No. 444: "Lièger Time Activity

No. 444: "Lièger Time Activity

No. 444: "Lièger Time Activity

Testing your knowledge of what happened this week
June 20 2000 3:00 AM

No. 444: "Lièger Time Activity

Trouble with rampaging thugs linked to an event held Saturday in Liège, Belgium, led to 850 arrests, 56 injuries, and threats of sanctions from international organizations. What event?

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Send your answer by 10 a.m. ET Wednesday to newsquiz@slate.com.

Friday's Question (No. 443)—"Forging Ahead":

Named for the Roman god of fire and metalworking (and a symbol of Birmingham, Ala.), the Vulcans are a loose-knit, eight-member team whose leader trained as a concert pianist and now works out with Stanford's football coach. What is the Vulcans' mission?

"Make their son Tiger the best damn golfer the world has ever known."—Beth Sherman

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"To cover for the NYPD when they've decided that a parade is 'hands off.' "—Charlie Glassenberg

"Vulcan's Reveal Mission: More bands like Sleater-Kinney, less like Celine Dion. Stage 1 infiltration of mainstream media outlets has begun."—Jon Drumwright

"Penis? Their leader was a penis? Hahahahaha!!"—Doug Benning

"I don't know. What do you think their mission is?"—Francis "Dr. Freud for a Day" Heaney

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Click for more answers.

Randy's Wrap-Up

Vulcan is the Roman name for the god of the forge. (If he were your team mascot in high school, you'd probably cheer: "Who can? Vulcan!" if you even bothered to go to games instead of just hanging around outside the 7-Eleven with your hoodlum friends.) The Greeks called him Hephaestus, which eliminated all those stupid cheers. He was the son of Jupiter (Zeus) and Juno (Hera). One story has it that his mother was so disgusted with him that as soon as he was born she threw him into the sea where he stayed for nine years. In another version of Vulcan's childhood, he broke his leg when his father kicked him out of Olympus. Neither account says much for Olympian family values. Vulcan may have been rescued and reared by some nymphs and Nereids who took him to a cave and taught him to make things out of metal, including thunderbolts for his father (forgive and forget). He also made Pandora out of earth and water; it's amazing what you could do in those days with just a few simple ingredients. (Nowadays, try even finding a decent tomato!) Eventually, Vulcan married Venus but, despite the alliteration, it didn't work out. In an unrelated incident, he helped at the birth of Athena by splitting the head of Jupiter (Zeus) with an ax. Today, of course, few people go to a blacksmith for obstetric services. Vulcan's five most famous creations were the armor of Achilles, the arms of Aeneas, the shield of Hercules, the scepter of Agamemnon, and the necklace of Harmonia, which while not a weapon, proved fatal to all who wore it. I believe I have a pair of trousers like that.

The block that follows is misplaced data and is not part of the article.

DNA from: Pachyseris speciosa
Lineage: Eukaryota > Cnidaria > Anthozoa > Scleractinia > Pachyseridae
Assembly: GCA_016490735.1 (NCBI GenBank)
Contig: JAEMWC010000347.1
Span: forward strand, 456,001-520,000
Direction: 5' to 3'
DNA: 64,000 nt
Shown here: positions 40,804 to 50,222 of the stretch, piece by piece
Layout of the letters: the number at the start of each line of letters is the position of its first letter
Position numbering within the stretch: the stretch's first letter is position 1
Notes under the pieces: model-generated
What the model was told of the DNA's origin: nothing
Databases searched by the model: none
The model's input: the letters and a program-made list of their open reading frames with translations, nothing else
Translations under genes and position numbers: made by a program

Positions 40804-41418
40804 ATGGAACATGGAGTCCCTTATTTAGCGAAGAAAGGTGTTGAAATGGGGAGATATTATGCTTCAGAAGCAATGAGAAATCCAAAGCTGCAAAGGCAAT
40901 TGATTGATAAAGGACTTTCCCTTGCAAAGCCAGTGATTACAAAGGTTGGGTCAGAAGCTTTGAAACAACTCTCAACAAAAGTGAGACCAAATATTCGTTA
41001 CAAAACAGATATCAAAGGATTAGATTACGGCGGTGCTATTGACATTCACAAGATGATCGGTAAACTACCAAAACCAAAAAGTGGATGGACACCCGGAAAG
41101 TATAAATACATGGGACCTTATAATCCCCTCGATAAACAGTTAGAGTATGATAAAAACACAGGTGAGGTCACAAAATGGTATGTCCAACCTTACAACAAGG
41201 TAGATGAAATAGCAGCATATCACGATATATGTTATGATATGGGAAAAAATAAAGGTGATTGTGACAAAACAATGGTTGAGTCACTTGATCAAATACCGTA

A Very Brief Briefing Answer

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The mission of the Vulcans is, in the words of New York Times reporter Elaine Sciolino, "to prove that Mr. Bush has enough global brainpower to be president." And you think you've got a tough job.

The Bush foreign policy team is lead by Stanford professor Condoleezza Rice, and Bush thinks she's the greatest: "She's fun to be with. I like lighthearted people, not people who take themselves so seriously that they are hard to be around." Besides, "She's really smart!"

Smart, indeed, but they bonded not over foreign policy but over baseball. He showed her his display cases full of autographed balls; she told him stories about Willie Mays, whom her mother taught in high school. At their next meeting, he worked out on a rowing machine, and she ran on a treadmill while offering her views on geopolitics. She's really smart! She believes that what Bush lacks in knowledge, he makes up in "good instincts." Ms. Rice, raised in Birmingham (hence the Vulcan), is able to explain things aloud. G.W. likes that. It's lighthearted.

Extra Credit—can you name the other seven Vulcans?

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(Richard Armitage, Robert Blackwill, Stephen Hadley, Richard Perle, Paul Wolfowitz, Dov Zakheim, and Robert Zoellick.) Double your score if you can also name what piece of exercise equipment each uses when he talks G.W. through foreign affairs.

Deborah Wassertzug's Dining and Traveling Extra

So you're thinking of visiting the Bonavista Peninsula, Newfoundland. Here's some information I picked up on the Web.

Animal Species

We have a lot of local wildlife in the Bonavista area. We do not have a lot of big animals; most are small. Some examples:

Edible—Rabbits, Moose, Black Bears

Non-Edible—Squirrels, Weasels, Foxes

Bird Species

Because of our marine climate, we have many marine and land birds. A few are listed below:

Edible—Turr or Murre, Eider Duck, Puffin, Bull Bird

Non-Edible—Gull, Storm Petrel, Gannet, Flumar

Ugly Couples Ongoing Extra

Participants are invited to submit the least attractive word pair they can find in a newspaper or magazine, article or ad. (Why should we make a distinction, Condé Nast doesn't?) Citing the source and offering a brief explanatory phrase are welcome. One other rule—no full names of detested people or groups, i.e., Britney Spears, Backstreet Boys, General Electric. We're going for the odd combo not the ad hominum. Scariest pairs run Friday.

Illustrative Example (Void Where Prohibited by Law)

Interactive Yoda: FAO Schwartz ad, New York Times, June 6. I'm not sure what it does, but I'm certain I don't want it to do it to me.

Common Denominator

Star Trek in general, "live long and prosper" and/or "boldly go" in particular.